This week's Medical Mondays is both personal and random, so here we go.
A few weeks ago, I went to visit Slam Dunk's blog (such an interesting blog!) and read about these beads that, in fact, are actually quite toxic. Here's the post.
I think my insides might have actually flipped. Because only weeks before that post, I'd worn those very beads.
So of course I freaked out. And then, I researched.
Well, the inside part of the beads (the shell is thick and nontoxic) contains a compound called abrin, a highly toxic compound even more dangerous than ricin, the toxin found in castor beans and well known for its potential and past use as a poison and biological chemical offensive.
How toxic is abrin? The median lethal dose is 3 micrograms. (One microgram is one millionth of a gram). It's particularly dangerous for the laborers who drill the beads to make into decorative jewelry. A single prick of the finger from a contaminated needle can kill.
What's the name of the seeds/plant? It has so many names. Precatory bean, jequirity seed, love bean, rosary pea (commonly made into rosaries), Buddhist rosary bead, John Crow Bead, Indian Licorice, Akar Saga, Giddee Giddee, Jumbie Bead, crab's eye, Gunga, Ratti, bead vine, black-eyed Susan, prayer beads, weather plant, lucky bean, amongst many others.
The formal name for the plant is Abrus precatorus.
Where does it come from? It's native to Indonesia and is sometimes considered a weed.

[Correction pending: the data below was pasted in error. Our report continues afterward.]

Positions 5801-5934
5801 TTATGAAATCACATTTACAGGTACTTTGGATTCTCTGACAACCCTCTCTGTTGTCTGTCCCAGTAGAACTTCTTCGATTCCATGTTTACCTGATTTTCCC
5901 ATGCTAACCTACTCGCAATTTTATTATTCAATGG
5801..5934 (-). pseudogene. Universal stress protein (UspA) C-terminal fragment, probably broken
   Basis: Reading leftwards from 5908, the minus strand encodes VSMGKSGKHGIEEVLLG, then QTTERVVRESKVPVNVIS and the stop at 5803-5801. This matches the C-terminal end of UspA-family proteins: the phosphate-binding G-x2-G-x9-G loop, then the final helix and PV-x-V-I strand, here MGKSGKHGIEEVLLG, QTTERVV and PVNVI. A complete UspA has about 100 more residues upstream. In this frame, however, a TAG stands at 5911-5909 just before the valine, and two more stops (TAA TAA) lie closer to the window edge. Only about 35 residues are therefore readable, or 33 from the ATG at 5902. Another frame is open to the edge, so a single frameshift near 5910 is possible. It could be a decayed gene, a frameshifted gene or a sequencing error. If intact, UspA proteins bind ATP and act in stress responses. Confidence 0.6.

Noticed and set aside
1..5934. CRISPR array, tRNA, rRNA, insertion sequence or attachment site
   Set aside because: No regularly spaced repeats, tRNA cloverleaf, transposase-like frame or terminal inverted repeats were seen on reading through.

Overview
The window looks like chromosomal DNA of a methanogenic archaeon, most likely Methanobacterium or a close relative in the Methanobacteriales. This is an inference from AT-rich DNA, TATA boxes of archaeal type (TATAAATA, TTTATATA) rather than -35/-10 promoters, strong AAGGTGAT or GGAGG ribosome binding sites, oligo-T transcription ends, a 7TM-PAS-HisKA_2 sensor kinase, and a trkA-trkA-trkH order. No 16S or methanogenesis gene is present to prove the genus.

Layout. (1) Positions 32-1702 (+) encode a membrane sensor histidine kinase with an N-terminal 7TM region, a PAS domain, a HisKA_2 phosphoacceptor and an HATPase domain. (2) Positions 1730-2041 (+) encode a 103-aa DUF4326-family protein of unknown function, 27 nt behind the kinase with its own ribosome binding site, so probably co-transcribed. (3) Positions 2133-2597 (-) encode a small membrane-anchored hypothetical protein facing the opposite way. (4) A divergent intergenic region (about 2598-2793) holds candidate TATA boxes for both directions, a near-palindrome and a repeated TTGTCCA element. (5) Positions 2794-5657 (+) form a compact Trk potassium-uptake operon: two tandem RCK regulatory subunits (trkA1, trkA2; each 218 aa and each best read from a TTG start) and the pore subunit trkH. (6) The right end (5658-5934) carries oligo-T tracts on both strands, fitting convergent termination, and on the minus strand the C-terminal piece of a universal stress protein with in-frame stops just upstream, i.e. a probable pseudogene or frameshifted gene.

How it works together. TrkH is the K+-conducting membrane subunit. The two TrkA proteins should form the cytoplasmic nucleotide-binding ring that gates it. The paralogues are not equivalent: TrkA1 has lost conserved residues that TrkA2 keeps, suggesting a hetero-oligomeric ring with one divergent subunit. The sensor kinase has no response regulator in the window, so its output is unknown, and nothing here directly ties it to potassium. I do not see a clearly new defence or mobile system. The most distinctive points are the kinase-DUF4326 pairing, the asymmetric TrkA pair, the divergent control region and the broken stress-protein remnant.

What are the symptoms of poisoning? If inhaled in a large enough dose, the person would suffer coughing, shortness of breath, fluid in the lungs, followed by death within 8 hours of exposure.
If ingested, the person would suffer vomiting, diarrhea, hallucinations, seizures, followed by multiple organ failure and death within a few days.
The good news is that if the person doesn't die after 3-5 days, they usually recover. Yay.
Are there antidotes? No. When someone is affected, they must be supported until they recover.
And this is a Big But. (har har). I did more research. The seed of Abrus precatorus has the hilum (where the seed attaches to the plant) located in the black-colored area. The beads on my necklace have the hilum on the red part. And, I think my beads are bigger than the Abrus species. So after all this fact-finding, it turns out that my beads are not in fact from Abrus precatorus, but instead the Ormosia species (either Monosperma or Nobilis), which is a plant that grows in the Caribbean and tropical Americas.
Hooray ! My necklace wasn't so bad after all! Or so I thought. My happiness lasted all of two seconds, because it turns out that Ormosia seeds are toxic too.
The bad news is, I can't find out details on the nature of the Ormosia toxin. I'm certainly never going to wear this necklace again.
The good news? I hope this experience was possible fodder for the upcoming poisonings in your future novels!
If you've got a fictional medical question, let me know! Post below or email me at
All I ask is that you become a follower and post a link on your blog when I post your answer. This is for fictional scenarios, only. Please check out the boring but necessary disclaimer on my sidebar ---> Also, don't forget to stop by Laura Diamond's Mental Health Mondays and Sarah Fine's The Strangest Situation for great psychiatric and psychological viewpoints on all things literary. :)